2010 Subaru Forester 2.5X PZEV
2010 Subaru Forester 2.5X PZEV. Click image to enlarge

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2010 Subaru Forester

The focus on changing our hard-to-break habits in order to save the planet has put a spotlight on hybrid and electric cars, and further down the road, alternative fuel vehicles that run on hydrogen, for example. But while hybrids have won favour with many motorists, there are others who aren’t sold on the driving-a-computer feel that the affordable ones inflict on the driver.

Subaru, for its part, has been popular with “greenies” for some time now, ostensibly for how it has long offered small and medium-sized wagons with smaller engines and all-wheel drive, an attractive alternative to generally thirstier SUVs.

Last year, Subaru introduced its Partial Zero Emissions Vehicle (PZEV) technology on the Legacy, and for 2010, it’s added the same greenhouse-gas-limiting set-up to the Forester.

2010 Subaru Forester 2.5X PZEV
2010 Subaru Forester 2.5X PZEV
2010 Subaru Forester 2.5X PZEV
2010 Subaru Forester 2.5X PZEV. Click image to enlarge

Subaru claims its PZEV models run 90 per cent cleaner than the average new vehicle, thanks to a number of differences compared to non-PZEV cars: a charcoal canister in the engine air intake that absorbs unburned gasoline fumes before they can vent to the environment; different fuel injectors that close tighter to further reduce evaporative emissions; a catalytic converter that’s more effective than those on regular Subarus; and an engine control computer that is programmed to warm up the engine and its exhaust more quickly, which brings the catalyst up to operating temperature sooner.

From the driver’s seat, Subaru says the net effect is a louder, rougher idle when the engine is cold, but I couldn’t hear or feel anything different during the first official week of summer; I suspect the difference might be more apparent in cold weather.

Note that while PZEV cars run cleaner than their standard Subaru counterparts, they don’t use less gasoline. As such, my PZEV tester’s fuel consumption ratings were the same 10.4/7.7 L/100 km as for the non-PZEV Forester automatic. In city driving, I averaged 11 L/100 km, a number I suspect would have been lower in a fully broken-in car (my tester had about 1,700 km on it).

The rest of the Forester, which was fully redesigned for 2009, continues into 2010 unchanged. The engine choices are a turbocharged 2.5-litre horizontally-opposed (flat) four cylinder making 224 horsepower and 226 lb-ft of torque; and the base engine (which my tester had), also a 2.5-litre flat four, but one that breathes without the benefit of a turbo and as a result produces 170 hp and 170 lb-ft. A five-speed manual is the entry-level transmission, and a four-speed automatic is the upgrade.

That automatic is the only one available with the PZEV engine, probably due to its electronic controls being better suited to limiting emissions than a lawless, uncaring manual. The automatic is a fine transmission, and while I generally don’t begrudge four-speed automatics and the way they’re overshadowed by the five- and six-speeds and CVTs (continuously variable transmissions) that are becoming common, this naturally-aspirated motor would probably benefit from a gearbox with an extra gear or two.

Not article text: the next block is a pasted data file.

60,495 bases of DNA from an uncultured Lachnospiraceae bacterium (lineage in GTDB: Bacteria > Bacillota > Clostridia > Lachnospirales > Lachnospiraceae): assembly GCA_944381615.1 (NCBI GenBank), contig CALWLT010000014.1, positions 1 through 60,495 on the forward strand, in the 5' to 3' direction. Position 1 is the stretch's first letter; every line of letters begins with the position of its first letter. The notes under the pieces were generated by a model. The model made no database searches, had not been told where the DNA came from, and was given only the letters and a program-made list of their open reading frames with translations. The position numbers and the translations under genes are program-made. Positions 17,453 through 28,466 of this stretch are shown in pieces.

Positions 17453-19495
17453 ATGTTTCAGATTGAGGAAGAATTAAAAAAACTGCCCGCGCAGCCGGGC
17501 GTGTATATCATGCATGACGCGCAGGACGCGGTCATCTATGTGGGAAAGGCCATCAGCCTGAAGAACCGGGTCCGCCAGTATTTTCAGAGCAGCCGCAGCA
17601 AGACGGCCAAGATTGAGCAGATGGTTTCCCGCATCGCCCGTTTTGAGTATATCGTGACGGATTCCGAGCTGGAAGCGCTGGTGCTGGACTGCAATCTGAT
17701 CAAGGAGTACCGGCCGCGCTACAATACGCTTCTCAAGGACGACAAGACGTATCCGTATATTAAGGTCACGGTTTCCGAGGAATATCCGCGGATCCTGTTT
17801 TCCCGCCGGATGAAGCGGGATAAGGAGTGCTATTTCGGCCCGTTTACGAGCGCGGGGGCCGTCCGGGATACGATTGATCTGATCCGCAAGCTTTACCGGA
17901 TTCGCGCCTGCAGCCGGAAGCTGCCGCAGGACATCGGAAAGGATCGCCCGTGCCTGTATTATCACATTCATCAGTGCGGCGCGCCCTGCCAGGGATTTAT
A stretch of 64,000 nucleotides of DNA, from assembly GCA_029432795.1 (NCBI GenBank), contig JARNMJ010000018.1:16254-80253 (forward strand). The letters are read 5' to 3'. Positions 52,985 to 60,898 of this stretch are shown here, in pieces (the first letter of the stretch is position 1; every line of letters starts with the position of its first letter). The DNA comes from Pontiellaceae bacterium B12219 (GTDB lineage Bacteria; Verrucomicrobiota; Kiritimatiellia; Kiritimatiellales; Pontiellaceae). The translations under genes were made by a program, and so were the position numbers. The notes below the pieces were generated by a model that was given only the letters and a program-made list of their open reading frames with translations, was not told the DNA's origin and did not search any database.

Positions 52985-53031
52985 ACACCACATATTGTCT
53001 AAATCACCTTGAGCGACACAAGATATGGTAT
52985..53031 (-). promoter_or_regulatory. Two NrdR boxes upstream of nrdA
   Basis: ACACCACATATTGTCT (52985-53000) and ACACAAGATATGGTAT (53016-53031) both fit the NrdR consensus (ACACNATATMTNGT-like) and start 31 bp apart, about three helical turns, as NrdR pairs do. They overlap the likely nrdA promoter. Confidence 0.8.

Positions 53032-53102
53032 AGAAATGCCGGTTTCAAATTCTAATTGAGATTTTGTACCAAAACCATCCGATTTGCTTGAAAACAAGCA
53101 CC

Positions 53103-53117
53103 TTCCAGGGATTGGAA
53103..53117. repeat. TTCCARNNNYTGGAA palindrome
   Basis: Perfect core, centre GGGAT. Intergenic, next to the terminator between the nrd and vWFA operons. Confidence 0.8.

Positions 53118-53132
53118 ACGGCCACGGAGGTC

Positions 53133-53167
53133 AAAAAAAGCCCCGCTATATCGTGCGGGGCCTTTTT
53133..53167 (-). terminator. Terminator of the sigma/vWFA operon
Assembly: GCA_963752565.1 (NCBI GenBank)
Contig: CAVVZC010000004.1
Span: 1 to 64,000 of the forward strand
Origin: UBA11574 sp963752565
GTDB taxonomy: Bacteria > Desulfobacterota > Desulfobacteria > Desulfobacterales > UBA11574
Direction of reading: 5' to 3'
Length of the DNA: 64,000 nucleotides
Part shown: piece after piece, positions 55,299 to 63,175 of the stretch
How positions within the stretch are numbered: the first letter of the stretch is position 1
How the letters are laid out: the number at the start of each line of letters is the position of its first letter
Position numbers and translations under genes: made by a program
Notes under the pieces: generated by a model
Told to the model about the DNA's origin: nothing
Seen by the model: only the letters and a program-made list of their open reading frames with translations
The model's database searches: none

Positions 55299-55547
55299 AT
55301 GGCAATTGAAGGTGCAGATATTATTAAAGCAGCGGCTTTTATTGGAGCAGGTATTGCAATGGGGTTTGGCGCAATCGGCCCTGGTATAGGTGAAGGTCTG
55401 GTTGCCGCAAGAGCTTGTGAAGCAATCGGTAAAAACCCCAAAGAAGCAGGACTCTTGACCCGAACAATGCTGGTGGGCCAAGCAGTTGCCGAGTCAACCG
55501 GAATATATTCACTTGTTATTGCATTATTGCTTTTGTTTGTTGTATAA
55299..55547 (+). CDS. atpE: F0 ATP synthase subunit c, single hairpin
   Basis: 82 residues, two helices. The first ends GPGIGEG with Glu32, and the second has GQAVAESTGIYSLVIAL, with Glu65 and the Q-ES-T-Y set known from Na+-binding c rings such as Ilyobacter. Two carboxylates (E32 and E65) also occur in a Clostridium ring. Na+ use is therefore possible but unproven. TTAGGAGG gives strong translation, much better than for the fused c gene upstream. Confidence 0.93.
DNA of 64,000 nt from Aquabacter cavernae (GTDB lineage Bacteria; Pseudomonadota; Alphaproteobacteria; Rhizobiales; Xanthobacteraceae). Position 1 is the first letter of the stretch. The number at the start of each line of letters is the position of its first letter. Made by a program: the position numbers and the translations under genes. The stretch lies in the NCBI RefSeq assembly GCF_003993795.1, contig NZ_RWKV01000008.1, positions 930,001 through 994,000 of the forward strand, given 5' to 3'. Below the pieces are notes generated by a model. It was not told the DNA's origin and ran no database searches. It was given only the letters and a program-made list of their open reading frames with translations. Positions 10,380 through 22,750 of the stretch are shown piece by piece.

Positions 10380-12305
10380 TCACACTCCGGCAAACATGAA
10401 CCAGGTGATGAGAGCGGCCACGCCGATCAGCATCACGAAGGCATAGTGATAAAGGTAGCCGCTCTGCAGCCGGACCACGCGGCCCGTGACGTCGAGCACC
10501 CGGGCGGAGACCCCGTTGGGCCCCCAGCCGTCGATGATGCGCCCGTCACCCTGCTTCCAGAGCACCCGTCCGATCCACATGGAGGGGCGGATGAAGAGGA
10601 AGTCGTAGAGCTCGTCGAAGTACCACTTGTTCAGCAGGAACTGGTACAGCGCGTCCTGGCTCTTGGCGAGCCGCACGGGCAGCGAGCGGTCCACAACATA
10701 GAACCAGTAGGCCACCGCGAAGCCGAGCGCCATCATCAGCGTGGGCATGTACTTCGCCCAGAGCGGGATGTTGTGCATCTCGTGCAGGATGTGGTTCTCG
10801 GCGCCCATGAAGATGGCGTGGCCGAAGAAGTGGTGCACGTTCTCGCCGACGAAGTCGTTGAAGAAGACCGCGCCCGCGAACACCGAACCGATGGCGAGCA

2010 Subaru Forester 2.5X PZEV
2010 Subaru Forester 2.5X PZEV
2010 Subaru Forester 2.5X PZEV. Click image to enlarge

Acceleration off the line is okay, but floor the gas to pass on the highway, say, at 70 or 80 km/h and the tranny shifts down two gears (to second). At this point, you start to wonder when the other 30 horses are going to wake up. The car feels peppier at part throttle, when you’re not bracing yourself for the burst of speed that never happens. A four-cylinder Toyota RAV4 feels quicker, even though it only has a nine-horsepower and two lb-ft advantage over the Subaru. I can’t be sure, but I’ll blame my Forester tester’s not-quite-broken-in engine once more for its lack of punch, as this one felt slower than a similar (minus the PZEV stuff) 2009 version I drove last year.

While my tester made more noise than acceleration at full throttle, the sounds it makes are more similar to those of traditional in-line four-cylinders than the riding-mower-on-steroids soundtrack that older Subarus were known for. Otherwise, the engine is nearly silent at idle and quite well-behaved at part-throttle and cruising speeds.

I like the Forester’s cushy suspension, as it’s a comfortable alternative to the stiff ride found in the Toyota RAV4 and, to a lesser extent, the Honda CR-V. The Subaru’s ride verges on too soft, though, and could use stiffer dampers (shock absorbers) to better control body motions over uneven pavement; the ride becomes even more wishy-washy with a passenger or two or significant amounts of cargo in back. The Forester’s cornering abilities are also hampered by its soft springs, with somewhat wishy-washy responses and noticeable body roll at higher speeds.

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